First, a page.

Daigo Fujiwara/Globe Staff
The Asian, Hispanic, and black population in Massachusetts increased sharply in the past decade, with the first two groups rising 46 percent, and the latter group 26 percent, according to new US Census figures released today.
Secretary of State William F. Galvin released the figures showing an increasingly diverse state at a State House news conference. He said the white population, by contrast, had decreased by 1.9 percent, though whites still accounted for the overwhelming majority of the state's residents.
Galvin also said the population in Boston, the state's largest city, had increased, growing to 617,594 in 2010 from 589,141 in 2000, a 4.8 percent rise.
At his morning news conference, Galvin initially had said Boston lost population, a fact that was reported by numerous media outlets. But the administration of Mayor Thomas M. Menino immediately disputed the figures and Galvin planned to clarify his numbers at a second news conference this afternoon.
"We are confident that our population continues to grow," said Dot Joyce, a spokeswoman for Menino. "Boston is a growing, vibrant city."
The Census said this afternoon that the four other largest cities in the state also saw population increases, with Worcester increasing 4.9 percent to 181,045, Springfield increasing 0.6 percent to 153,060, Lowell increasing 1.3 percent to 106,519, and Cambridge increasing 3.8 percent to 105,162.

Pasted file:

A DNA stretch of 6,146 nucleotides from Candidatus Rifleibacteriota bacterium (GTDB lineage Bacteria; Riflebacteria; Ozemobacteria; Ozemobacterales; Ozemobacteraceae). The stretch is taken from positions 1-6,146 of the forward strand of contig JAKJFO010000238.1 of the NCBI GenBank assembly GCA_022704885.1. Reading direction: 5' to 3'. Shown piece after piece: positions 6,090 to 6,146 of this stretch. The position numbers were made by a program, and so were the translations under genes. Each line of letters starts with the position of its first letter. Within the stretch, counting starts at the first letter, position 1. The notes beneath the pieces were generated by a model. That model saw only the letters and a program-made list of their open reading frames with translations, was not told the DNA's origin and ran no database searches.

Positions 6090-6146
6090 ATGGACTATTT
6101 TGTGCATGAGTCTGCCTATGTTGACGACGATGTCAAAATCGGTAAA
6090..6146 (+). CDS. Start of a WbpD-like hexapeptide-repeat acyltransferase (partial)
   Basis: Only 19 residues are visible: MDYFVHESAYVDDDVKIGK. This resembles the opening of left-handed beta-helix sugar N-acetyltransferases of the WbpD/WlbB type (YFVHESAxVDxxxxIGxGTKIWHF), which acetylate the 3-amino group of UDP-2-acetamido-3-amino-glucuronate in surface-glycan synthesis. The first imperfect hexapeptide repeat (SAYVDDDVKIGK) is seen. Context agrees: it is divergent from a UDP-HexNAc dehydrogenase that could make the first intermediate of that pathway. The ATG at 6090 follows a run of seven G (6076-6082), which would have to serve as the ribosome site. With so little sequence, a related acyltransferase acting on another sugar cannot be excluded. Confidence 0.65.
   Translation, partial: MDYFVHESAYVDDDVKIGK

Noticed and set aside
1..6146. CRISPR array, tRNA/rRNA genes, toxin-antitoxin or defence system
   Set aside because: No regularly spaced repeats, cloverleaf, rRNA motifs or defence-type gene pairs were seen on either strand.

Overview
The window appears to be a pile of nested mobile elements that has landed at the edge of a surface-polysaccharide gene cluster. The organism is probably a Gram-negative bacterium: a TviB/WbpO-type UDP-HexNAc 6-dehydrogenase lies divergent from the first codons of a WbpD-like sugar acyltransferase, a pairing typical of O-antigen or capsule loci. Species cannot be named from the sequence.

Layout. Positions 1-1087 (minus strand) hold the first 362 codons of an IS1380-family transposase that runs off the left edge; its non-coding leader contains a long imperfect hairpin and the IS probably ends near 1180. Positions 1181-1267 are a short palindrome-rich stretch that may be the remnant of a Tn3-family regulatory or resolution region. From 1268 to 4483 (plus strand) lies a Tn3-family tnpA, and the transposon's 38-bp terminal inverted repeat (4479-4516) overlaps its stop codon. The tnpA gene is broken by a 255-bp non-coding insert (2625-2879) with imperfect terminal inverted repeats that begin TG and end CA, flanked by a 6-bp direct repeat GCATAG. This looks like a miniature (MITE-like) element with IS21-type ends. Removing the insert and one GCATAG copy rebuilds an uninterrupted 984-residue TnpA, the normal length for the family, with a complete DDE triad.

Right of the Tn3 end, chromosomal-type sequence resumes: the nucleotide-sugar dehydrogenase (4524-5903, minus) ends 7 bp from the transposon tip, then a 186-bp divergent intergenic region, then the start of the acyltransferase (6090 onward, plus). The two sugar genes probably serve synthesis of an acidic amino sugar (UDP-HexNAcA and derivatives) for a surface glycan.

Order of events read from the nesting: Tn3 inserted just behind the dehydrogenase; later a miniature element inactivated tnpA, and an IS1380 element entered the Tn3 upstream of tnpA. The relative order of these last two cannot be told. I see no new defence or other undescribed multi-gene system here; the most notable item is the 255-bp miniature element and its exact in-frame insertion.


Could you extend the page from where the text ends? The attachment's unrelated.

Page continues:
The communities in the state that saw the most growth, percentage-wise, included Upton, whose population climbed 33 percent to 7,542; Oak Bluffs, whose population rose 22 percent to 4,527; and Grafton, where the number of residents rose 19 percent to 17,765. Suburbs such as Middleborough, Hopkinton, Hingham, and Raynham all saw substantial growth.
At the other end of the scale, Lincoln's population dropped 21 percent to 6,362, and the populations of Rockport, Dennis, Gloucester, and Provincetown also declined.
The US Census, which is taken every 10 years, is the official count of residents in the United States. The data will be used to determine how state and federal assistance is distributed. And it is used to determine the shape of legislative districts, as well as to remap the congressional districts in Massachusetts.
Because the state's growth did not keep pace with growth in other states, the state is slated to lose one of its 10 congressional districts.
Galvin said it was difficult to draw immediate conclusions about the how the new numbers might shape the redistricting process. But he noted that Western Massachusetts and Cape Cod were two areas that had lost population so they might be areas eyed for elimination and consolidation into other districts.
John Tlumacki/Globe Staff
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